Screenshot from my video
Together our ripples will travel further than if we were on our own as we work collaboratively to engage and activate deep learning and change in a future focused learning environment for all of us. 

Sunday, 6 July 2014

Chapter 5 Part 2 Engagement in learning = future success

This is the second part of my reflection and review of Chapter 5 of the powerful book  OPEN: How we'll work, live and learn in the future by David Price. In the first part of my review, I asked you to engage with disengagement as a wake up call. I shared the cold hard facts about disengagement. 

Sometimes we can get caught up in the busyness of our own planning and ideas as teachers and leaders and forget to co construct sessions with our students and staff. Although we mean well, we might repeat lessons and routines that suit us because we feel comfortable. Are we really just pleasing ourselves or are we truly engaging our learners in deep authentic learning that will inspire and motivate them and instill a desire to want to keep on learning?

 In my last post I mentioned that I was persevering with my own learning to produce and upload my very first video based on my sabbatical report - How to engage every student in deep learning for success. I am excited to be able to let you know my perseverance paid off! Here is the video that offers a few solutions to what we must do as educators to engage our learners in deep learning for success. It's also available on YouTube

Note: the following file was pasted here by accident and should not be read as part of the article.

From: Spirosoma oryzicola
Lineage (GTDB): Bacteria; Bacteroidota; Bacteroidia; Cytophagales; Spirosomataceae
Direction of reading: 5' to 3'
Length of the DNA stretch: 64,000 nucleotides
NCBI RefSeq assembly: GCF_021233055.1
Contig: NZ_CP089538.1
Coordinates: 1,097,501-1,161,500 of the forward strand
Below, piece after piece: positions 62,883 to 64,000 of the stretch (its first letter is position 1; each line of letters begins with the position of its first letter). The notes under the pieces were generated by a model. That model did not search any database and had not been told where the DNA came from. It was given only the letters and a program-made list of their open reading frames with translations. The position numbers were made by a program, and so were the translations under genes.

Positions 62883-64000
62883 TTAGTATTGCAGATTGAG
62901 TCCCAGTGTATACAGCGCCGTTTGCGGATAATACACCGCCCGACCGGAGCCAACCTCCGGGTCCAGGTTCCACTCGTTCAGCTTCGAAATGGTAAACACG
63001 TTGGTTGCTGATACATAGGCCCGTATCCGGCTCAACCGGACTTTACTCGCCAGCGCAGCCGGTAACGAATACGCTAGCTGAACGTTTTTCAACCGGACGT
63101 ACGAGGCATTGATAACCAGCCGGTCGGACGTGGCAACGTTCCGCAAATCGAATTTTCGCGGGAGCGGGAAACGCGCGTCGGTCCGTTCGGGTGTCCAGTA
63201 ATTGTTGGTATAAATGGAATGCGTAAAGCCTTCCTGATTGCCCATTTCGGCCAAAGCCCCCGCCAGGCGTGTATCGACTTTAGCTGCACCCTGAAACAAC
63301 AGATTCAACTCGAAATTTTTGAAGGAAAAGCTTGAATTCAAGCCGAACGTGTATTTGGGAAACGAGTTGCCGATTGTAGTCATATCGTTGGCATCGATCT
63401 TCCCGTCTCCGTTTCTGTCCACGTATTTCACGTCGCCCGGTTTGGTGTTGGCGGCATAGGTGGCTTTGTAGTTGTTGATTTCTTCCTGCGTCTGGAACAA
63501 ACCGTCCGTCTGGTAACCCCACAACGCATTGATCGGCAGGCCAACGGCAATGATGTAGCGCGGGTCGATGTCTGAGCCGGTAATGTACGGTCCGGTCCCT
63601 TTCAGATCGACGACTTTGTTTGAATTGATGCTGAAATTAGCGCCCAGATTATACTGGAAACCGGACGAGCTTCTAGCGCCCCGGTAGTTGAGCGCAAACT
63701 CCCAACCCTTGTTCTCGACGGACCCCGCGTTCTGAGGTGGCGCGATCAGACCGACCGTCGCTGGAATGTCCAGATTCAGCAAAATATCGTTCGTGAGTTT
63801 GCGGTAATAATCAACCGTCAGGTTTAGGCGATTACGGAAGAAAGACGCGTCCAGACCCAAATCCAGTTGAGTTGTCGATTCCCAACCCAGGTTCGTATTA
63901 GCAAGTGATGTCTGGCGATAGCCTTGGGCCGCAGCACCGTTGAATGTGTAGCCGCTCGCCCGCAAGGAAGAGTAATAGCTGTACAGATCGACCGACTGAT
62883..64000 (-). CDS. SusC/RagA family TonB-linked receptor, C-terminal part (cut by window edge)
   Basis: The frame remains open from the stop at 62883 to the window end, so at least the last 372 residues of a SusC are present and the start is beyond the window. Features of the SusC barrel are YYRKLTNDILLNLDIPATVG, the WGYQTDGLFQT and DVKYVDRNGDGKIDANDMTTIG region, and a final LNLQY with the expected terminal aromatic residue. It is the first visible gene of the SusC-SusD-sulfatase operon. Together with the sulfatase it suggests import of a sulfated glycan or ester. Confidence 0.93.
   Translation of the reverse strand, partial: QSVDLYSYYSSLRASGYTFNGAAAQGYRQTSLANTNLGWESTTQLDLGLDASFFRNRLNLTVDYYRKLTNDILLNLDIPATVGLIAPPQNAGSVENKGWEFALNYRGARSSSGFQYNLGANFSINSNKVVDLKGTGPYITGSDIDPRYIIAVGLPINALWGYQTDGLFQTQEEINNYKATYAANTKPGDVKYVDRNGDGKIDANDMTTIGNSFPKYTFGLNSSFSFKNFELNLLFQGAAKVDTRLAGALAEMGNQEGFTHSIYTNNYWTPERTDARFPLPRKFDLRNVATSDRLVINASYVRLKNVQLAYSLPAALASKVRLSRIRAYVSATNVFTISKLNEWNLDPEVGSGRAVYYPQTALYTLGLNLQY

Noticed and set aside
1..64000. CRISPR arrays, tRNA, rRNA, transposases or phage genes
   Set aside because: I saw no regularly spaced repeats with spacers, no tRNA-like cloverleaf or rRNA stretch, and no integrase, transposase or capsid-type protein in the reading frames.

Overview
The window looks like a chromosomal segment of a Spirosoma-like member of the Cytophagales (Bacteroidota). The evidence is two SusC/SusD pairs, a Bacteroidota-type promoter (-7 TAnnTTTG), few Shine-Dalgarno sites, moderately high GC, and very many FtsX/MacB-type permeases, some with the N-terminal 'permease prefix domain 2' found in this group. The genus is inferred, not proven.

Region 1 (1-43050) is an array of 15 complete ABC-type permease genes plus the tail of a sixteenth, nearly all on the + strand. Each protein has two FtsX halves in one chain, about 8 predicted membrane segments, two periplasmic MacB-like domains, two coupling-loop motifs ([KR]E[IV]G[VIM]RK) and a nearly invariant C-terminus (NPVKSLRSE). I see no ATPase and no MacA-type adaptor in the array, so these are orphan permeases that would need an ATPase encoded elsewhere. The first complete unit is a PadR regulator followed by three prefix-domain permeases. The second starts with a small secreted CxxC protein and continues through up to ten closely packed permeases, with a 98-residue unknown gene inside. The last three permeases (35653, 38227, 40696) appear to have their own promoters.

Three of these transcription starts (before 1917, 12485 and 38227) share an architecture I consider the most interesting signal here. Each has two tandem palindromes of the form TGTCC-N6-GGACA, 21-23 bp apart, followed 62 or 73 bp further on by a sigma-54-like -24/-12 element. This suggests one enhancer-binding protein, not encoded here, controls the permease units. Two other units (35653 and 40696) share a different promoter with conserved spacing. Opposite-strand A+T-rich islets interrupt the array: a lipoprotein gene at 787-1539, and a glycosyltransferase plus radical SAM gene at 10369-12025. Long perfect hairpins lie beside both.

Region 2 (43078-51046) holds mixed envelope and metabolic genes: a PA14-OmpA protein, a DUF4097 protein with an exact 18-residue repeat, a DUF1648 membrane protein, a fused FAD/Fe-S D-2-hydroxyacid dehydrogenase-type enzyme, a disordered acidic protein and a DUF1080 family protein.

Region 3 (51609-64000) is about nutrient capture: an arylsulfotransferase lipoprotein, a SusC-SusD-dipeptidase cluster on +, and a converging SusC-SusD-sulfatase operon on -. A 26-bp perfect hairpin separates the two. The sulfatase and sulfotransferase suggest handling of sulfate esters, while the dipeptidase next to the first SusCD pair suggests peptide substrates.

In the video, I refer to passion, excitement and motivation for learning as drivers for engagement and higher achievement. This also reflects the powerful messages from Price in both Chapter 5 and in Chapter 6 of OPEN: How we'll work, live and learn in the future

 Now reflect on this information shared by Price based on a longitudinal Australian study focused on engagement in schools .'The more children felt connected to their school community and felt engaged, rather than bored, the greater their likelihood of achieving a higher educational qualification and going on to a professional or managerial career.' They found that engagement was the key determinant of student's success 20 years later, over and above their academic attainment and socioeconomic background. 'An engaged student from  a disadvantaged background, is likely to have better life chances than a disengaged child from a better-off background.' (Page 99,100)

Price goes on to say,' I believe the visionaries of the future are likely to emerge from the kind of environments where learning is collaborative,social, passion-led and values driven, networked, horizontal, democratic and creative.'(Page 101) I challenge you to take this sentence and unpack each word and what it means and looks like in your own schools or workplaces?

In my next post, I will reflect on Chapter 6 'Open Learning in Society' in OPEN: How we'll work, live and learn in the future by David Price and the value of 'Just-In-Time' informal learning.